Canadian researchers create method to measure severity of the pandemic virus.
When COVID-19 attacks, the immune system produces a cytokine, or protein, called Interleukin-6 (IL-6), whose concentrations can offer vital information about a patient’s level and stage of infection.
But measuring the critical marker has been extremely challenging, given its nearly undetectable presence in the biological stew that makes up human blood. Existing technology has not been accurate or sensitive enough to measure concentrations of IL-6 well enough to be reliable, especially in low concentrations.
Now researchers at McMaster University and SQI Diagnostics have created a surface that repels every other element of human blood except the critical cytokine, opening a timely window for understanding the progress of COVID-19 in individual patients.
The McMaster researchers are working to adapt the technology to the Toronto company’s existing testing platforms, in the hope of moving it into clinical use as soon as possible. The same biosensing technology can also be used to measure other infectious and non-infectious diseases, including some cancers.
The innovative surface coating is made to repel every component of blood and other complex fluids such as urine, but is dotted with microscopic islands of molecules that attract IL-6, making it possible to detect and measure IL-6 with unprecedented accuracy and sensitivity, at concentrations as low as 0.5 picograms per mL — or one half of one trillionth of a gram per mL — making it far more sensitive than existing technology.
It is the latest application of smart-surface technology to emerge from the laboratory of Tohid Didar, a mechanical engineering professor at McMaster who has recently been involved in projects to create a reactive tag for food packaging that indicates the presence of harmful pathogens, a form of wrap that can repel antimicrobial-resistant bacteria and a coating for surgical implants that can repel infection while attracting cells that promote integration with surrounding tissue.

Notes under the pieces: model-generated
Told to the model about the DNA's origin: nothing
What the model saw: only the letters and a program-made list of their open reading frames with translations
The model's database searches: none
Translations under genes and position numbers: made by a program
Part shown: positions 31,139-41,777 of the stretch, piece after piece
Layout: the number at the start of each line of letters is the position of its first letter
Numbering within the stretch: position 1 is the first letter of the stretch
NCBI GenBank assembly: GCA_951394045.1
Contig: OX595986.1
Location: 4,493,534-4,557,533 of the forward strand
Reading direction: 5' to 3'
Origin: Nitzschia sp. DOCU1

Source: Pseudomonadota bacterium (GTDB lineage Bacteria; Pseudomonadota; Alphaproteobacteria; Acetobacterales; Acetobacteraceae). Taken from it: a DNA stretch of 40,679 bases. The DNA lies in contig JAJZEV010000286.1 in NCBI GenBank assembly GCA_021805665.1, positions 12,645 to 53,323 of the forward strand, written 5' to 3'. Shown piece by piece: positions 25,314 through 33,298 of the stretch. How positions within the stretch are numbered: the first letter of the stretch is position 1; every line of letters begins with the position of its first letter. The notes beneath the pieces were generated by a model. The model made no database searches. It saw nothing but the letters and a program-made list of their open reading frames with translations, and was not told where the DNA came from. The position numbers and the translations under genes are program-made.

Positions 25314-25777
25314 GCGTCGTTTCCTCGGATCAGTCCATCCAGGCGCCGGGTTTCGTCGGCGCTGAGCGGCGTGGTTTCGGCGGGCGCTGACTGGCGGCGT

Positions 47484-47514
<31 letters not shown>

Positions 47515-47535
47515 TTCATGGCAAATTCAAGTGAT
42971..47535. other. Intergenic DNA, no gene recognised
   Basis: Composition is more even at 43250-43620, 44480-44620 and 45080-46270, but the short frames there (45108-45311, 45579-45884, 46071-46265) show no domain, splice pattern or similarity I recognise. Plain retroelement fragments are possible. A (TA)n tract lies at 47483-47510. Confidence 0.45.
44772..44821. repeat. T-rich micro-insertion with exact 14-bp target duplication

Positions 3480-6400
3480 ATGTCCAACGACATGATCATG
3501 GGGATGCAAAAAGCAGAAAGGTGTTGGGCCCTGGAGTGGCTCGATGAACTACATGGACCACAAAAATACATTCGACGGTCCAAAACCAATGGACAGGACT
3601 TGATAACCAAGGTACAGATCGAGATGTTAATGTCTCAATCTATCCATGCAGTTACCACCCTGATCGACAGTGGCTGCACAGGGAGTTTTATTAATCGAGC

“There are so many possibilities for these smart surfaces. We can create them to repel everything, or we can design them to interact in many beneficial ways,” Didar says. “Here, we’re looking for something, and only that one thing, and this allows us to separate it from everything else in a very complex environment.”
The new smart surface for detecting IL-6 can be printed inexpensively onto the inside of test tubes and onto other platforms used in diagnostic testing. After a sample of blood is exposed to the surface and removed, the captured IL-6 can readily be measured.
“The technology was challenging to create, but it is easy to use in many applications, including in testing kits that already exist,” says co-author Amid Shakeri, a PhD student in Didar’s lab. “I’m very happy that we can actually be involved in something that could be important for humankind, and I’m hopeful we can get this into clinical settings very soon.”
“Our partnership with McMaster University has opened up an innovative pathway to a low-cost manufacturing design to enable affordable and accurate diagnostics, especially for testing in the COVID-19 pandemic,” said Dr. Eric Brouwer, Chief Scientific Officer of SQI Diagnostics.
A paper introducing the technology is published today in the journal Small.
Reference: “Antibody Micropatterned Lubricant‐Infused Biosensors Enable Sub‐Picogram Immunofluorescence Detection of Interleukin 6 in Human Whole Plasma” by Amid Shakeri, Noor Abu Jarad, Jeff Terryberry, Shadman Khan, Ashlyn Leung, Simeng Chen and Tohid F. Didar, 20 October 2020, Small.